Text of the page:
The reasons for this blog: 1. To provide basic author information for students, teachers, librarians, etc. (Please see sidebar) 2. I think out loud a lot as I work through writing projects, and I'm trying to dump most of those thoughts here rather than on my friends.

Tuesday, September 1, 2009

I finally finished reading Tale of Genji yesterday in the car. I've had it in my console for a year or two, and have been reading it in the carpool line, although not every day. And it's not even the complete Tale of Genji, it's only the first nine chapters, maybe a fifth or so of the whole thing, depending on who you're talking to. I think the introduction explained why my version only included nine chapters, but it's been so long since I read the introduction I've forgotten what the explanation was.

I might start over and reread the book--or not--now that I have an idea what to expect and how it goes. I was thinking about it last night, and realized that it reminds me of the Master and Commander series by Patrick O'Brian. Both wander around without the same kind of strong plot structure most books have. In the Jack Aubrey books, it was like I'd be reading along and suddenly some beloved or key character who's been around for six or eight books dies in a throwaway paragraph, and that's it--the story just moves on. If there was any three act structure in most of the books, I couldn't tell you what it was. It was like P. O'Brian just loved his characters and the world they inhabited, and spent as much time there as possible. And the reader likes being there too, even without the usual tight rising action, climax, resolution, etc.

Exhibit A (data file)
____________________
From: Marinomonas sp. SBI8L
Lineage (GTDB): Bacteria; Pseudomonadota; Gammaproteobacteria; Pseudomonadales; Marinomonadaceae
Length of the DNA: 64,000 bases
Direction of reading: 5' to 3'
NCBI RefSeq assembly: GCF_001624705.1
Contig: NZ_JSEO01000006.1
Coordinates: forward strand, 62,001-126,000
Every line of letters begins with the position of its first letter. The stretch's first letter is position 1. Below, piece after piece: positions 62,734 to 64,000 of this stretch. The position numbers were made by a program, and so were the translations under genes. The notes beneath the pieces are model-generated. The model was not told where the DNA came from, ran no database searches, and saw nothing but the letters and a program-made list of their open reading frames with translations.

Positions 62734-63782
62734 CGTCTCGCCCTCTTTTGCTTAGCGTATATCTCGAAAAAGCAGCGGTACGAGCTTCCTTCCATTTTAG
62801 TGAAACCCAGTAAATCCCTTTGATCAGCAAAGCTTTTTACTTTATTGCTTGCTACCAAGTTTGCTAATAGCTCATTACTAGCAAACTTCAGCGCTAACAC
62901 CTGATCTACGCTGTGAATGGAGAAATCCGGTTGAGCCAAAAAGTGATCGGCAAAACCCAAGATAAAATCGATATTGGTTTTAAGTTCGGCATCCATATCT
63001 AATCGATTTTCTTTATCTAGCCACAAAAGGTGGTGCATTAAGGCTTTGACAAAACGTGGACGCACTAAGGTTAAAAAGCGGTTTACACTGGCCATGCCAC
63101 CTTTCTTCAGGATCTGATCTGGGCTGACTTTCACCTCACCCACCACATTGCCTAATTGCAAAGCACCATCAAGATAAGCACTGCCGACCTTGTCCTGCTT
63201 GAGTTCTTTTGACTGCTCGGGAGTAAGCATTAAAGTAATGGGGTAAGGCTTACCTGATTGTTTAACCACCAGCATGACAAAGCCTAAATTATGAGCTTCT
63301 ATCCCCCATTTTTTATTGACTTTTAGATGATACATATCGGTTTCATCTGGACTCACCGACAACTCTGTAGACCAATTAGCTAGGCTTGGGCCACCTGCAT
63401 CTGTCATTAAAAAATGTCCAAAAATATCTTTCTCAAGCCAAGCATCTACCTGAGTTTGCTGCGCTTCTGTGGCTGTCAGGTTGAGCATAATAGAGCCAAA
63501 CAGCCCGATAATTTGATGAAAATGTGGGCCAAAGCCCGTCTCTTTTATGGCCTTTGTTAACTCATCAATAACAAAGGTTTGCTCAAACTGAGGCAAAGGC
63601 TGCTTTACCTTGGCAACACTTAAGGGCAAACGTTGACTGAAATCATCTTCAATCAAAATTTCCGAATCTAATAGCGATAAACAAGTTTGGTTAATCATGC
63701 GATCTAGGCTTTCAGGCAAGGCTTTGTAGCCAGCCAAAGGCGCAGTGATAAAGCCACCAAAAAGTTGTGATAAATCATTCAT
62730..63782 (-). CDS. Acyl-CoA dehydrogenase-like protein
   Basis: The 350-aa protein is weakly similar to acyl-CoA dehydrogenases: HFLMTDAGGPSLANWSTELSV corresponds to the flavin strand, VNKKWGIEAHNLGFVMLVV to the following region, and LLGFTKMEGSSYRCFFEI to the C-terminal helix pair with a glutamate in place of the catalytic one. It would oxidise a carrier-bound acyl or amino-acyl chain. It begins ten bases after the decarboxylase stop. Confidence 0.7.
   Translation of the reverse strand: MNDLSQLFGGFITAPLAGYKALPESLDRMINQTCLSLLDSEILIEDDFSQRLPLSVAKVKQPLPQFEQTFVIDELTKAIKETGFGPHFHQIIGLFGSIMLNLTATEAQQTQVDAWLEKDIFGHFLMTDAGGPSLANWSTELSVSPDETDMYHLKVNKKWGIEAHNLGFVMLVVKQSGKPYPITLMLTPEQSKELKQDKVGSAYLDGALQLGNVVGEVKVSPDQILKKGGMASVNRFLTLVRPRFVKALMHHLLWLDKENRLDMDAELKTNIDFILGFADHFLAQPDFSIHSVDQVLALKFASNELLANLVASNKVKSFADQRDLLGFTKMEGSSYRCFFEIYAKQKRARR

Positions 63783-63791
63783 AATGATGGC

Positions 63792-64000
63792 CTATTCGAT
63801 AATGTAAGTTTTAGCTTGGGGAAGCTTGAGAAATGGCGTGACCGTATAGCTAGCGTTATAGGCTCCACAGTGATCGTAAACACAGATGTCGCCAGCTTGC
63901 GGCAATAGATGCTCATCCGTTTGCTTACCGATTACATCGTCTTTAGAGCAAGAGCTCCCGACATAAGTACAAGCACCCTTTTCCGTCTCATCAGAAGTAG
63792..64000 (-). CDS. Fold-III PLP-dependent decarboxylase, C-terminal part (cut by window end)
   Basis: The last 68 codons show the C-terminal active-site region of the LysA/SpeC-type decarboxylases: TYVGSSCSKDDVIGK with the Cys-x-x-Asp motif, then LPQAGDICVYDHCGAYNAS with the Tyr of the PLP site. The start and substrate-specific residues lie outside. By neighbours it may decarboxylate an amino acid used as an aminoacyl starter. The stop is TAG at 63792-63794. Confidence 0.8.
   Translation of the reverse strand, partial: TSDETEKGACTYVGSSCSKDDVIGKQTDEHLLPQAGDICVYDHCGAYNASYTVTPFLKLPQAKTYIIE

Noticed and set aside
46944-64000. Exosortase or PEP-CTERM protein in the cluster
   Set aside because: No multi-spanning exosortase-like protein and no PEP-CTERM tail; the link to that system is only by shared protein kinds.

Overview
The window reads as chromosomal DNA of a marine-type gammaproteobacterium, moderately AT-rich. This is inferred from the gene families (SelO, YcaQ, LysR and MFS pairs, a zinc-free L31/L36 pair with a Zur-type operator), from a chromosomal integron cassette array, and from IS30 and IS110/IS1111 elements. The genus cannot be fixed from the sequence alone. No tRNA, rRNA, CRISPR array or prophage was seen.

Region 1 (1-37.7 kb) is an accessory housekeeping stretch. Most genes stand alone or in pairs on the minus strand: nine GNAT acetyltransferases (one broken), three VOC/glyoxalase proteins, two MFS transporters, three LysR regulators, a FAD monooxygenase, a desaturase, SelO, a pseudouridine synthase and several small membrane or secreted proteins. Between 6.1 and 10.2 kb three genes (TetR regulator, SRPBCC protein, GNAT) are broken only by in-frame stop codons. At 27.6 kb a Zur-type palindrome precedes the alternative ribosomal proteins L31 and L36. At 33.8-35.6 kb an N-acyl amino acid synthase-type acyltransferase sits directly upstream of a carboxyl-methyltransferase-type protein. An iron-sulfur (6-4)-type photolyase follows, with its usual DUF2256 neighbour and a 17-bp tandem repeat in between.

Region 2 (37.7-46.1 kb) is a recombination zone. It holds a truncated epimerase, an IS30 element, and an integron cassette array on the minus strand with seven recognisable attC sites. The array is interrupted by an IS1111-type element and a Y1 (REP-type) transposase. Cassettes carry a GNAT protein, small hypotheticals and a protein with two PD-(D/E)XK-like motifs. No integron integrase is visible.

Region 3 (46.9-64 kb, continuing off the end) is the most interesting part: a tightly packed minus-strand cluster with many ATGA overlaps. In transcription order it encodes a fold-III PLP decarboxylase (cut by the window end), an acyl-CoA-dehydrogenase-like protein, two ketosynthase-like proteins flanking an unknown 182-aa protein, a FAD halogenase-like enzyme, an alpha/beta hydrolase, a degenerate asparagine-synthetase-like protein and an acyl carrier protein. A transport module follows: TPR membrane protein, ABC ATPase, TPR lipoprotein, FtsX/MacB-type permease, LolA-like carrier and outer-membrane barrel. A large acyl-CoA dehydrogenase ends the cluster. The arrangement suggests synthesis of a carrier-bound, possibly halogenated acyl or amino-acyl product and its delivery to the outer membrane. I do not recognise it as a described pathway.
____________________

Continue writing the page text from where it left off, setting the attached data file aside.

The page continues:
Same with Genji. That was written over years, and you can tell the author just enjoyed her characters and being with them day by day.

So what does this say about the rules re. structure? These books are very readable, and they're memorable, too. Maybe because of the characters--yeah, it's the characters who stay with you, I think. Maybe that says that if you love your characters enough, it can come through in the writing, and a reader might just be willing to wander around with them through endless ocean adventures or romantic affairs. But boy, I can't see trying to put out/sell a book right now that does this. Now that I think about it, there are probably about twenty gazillion wannabe writers out there who have aimlessly meandering stories they're trying to sell. Why are those boring, while these two series (Genji really seems like a series, and I think it was written as one) are not (depending on your taste)?

And now that I think further, Alice in Wonderland was rather pointlessly meandering, wasn't it? No, I guess the reader was wondering how and when she'd get home. Hmm.

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